Vadim Nikitin
Vadim Nikitin

SA, I hate to break it to you, you’re not so special

By Vadim Nikitin

Dear South Africa,

When I first arrived here, amid your familiar gaggle of beggars and black BMWs, I thought: “Have I landed in Moscow by mistake?” After several years of living away from Mother Russia, it felt like a homecoming. You and my country are like twins separated at birth, with one crucial difference — Russia never experienced apartheid.

Just think, you and your northern sister have so much in common:

*Two complacent old dames ruled by balding, lecherous macho-men and their cronies, intent on diplomatically propping up fading anti-Western despots yet almost entirely dependent on raw material exports to the same West.

*You’ve reared two of the world’s most unequal societies, marked by crime, police brutality, pervasive corruption and Aids epidemics. (You might have one of the largest Aids epidemics in the world, but Russia has the fastest growth in infection rates.)

*You’re both being pimped out by monopolistic ruling parties that have never lost an election, thanks to the populism, patronage and hypocritical nationalism of their reliably Swiss-watched, Italian-suited leaders.

*Each capable enough to be selected to host the World Cup, you both struggle to feed and house your people, a negligible fraction of who own nearly all your wealth. It’s got so bad that increasing numbers now grow nostalgic for the relative security under communism and apartheid.

*Your collapsed education systems create too few specialists but plenty of unemployable youths who terrorise the immigrants streaming in through your porous borders. The surest path to self-enrichment involves joining the government or securing a dodgy tender.

Because I recognise my mother country in so many of your ills, how could they all have been caused by apartheid, racism and European colonialism — which Russia had never experienced? Yet that was exactly what your son, the public intellectual Andile Mngxitama, claimed in a debate with Antjie Krog at last weekend’s Johannesburg Literary Festival.

According to Mngxitama, who called you a “black country under white management”, your poverty and misery is the direct fault of whites and the white mentality of the ANC leaders. “White wealth is created out of the subjugation of black people,” he once said. And any complexity and nuance on this score is wrong because it denies people the opportunity to make clear moral judgements (by which he presumably means to unambiguously blame white people and the ruling class “house negroes” for all your problems).

My first reaction to this was pride: we Russians, at least, have successfully managed to ruin our country and our people without any help from European colonialists or apartheid. That’s self-reliance!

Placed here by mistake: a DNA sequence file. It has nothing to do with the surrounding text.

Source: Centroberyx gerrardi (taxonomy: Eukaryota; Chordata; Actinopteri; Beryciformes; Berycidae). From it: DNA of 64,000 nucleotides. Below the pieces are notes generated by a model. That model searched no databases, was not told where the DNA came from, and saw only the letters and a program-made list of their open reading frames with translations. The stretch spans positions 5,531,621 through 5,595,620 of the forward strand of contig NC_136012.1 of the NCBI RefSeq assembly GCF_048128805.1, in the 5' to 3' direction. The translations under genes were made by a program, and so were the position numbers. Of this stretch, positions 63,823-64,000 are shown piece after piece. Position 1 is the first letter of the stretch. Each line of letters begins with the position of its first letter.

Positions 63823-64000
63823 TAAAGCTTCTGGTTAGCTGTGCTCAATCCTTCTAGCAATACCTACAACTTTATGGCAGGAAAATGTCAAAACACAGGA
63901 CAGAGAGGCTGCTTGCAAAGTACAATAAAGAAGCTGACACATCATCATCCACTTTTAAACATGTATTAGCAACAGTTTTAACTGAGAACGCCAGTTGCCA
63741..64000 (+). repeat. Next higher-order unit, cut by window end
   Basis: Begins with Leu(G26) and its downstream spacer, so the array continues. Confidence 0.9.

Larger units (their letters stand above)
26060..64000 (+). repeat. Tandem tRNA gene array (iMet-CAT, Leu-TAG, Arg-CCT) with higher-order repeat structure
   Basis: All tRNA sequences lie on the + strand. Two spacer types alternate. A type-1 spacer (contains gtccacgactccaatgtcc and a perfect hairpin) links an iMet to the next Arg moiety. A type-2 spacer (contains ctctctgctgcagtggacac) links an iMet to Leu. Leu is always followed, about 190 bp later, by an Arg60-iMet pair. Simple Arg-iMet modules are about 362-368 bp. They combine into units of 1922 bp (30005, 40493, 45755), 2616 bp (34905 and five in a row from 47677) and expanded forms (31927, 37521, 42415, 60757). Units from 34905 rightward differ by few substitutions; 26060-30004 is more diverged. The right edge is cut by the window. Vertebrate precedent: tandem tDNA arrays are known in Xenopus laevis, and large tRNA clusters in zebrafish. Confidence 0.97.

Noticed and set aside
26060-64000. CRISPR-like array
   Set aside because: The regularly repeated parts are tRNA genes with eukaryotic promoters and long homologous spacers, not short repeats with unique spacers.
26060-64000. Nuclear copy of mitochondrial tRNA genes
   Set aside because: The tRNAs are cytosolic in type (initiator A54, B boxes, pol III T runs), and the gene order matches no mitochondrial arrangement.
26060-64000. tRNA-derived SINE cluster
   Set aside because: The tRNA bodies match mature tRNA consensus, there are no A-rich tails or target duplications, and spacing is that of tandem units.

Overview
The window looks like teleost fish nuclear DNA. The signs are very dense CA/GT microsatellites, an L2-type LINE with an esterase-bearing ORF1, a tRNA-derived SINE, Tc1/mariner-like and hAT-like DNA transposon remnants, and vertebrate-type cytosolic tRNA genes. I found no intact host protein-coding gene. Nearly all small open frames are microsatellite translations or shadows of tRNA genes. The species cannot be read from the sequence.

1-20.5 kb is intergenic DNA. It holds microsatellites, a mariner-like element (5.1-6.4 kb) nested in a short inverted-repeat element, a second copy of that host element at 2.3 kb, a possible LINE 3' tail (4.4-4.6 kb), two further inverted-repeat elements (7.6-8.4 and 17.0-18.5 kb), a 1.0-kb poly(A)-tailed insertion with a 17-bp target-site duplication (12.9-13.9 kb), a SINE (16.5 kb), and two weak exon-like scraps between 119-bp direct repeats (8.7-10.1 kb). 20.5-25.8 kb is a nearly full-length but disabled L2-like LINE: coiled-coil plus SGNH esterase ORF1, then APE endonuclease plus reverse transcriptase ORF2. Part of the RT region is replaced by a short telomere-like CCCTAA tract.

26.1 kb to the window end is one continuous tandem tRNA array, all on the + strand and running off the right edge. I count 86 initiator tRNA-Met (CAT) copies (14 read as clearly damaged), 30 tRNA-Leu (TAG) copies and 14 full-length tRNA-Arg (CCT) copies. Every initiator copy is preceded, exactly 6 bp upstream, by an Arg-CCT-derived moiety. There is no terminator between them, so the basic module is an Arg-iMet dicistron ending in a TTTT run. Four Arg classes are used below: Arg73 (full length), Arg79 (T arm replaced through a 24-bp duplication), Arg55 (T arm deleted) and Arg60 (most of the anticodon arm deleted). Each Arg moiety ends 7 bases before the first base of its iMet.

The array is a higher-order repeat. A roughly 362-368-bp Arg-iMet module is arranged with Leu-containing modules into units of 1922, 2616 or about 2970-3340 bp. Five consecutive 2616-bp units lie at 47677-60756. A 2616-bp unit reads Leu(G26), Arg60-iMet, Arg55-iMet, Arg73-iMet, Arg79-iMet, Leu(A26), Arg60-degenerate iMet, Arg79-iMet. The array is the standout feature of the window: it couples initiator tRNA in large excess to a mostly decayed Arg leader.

Mostly though, Mngxitama made me feel jealous of you, South Africa. You and your people have got it all so figured out — just throw out all the whites, take their white-privileged stuff, money, companies and land, and all your crime, inequality, unemployment, disease, resource-cursedness, corruption and crony capitalism will disappear.

But what about your poor sister, Russia? If only her 18th century landowners had gone to Africa for their slaves, instead of preferring the much simpler method of enslaving their fellow Russian peasants! If only Stalin had massacred some dark-skinned foreigners instead of millions of his white countrymen! Where both the victims and perpetrators, the elite and the excluded, are white Europeans, who are we supposed to hate and blame for everything? I thought we were in this together, South Africa!

Let me tell you something a wise man once said: “A universal orthodoxy can be combated only by a universalising heresy.” Those words, from the radical Brazilian philosopher Roberto Unger, reminded me that Mngxitama did not simply misdiagnose the source of your problems. In the globalised age, local heresies like his, which treat you as a special case and prescribe a nationally-specific medicine, betray a spectacular failure of scope and imagination.

Don’t be offended if I tell you this: apartheid may have been unique, but the crises you face today are not; they are the common plight of our post-liberation plunge into an unequal but inseparably interconnected world. As long as your brightest and most devoted sons continue to peddle such parochial, race-based exceptionalism, how can they ever hope to help find the universal heresy that our equally universal tragedy urgently demands?

Anyway, I’ve got to go get back to perpetuating my white privilege. Talk to you later!

From Russia with love,

Vadim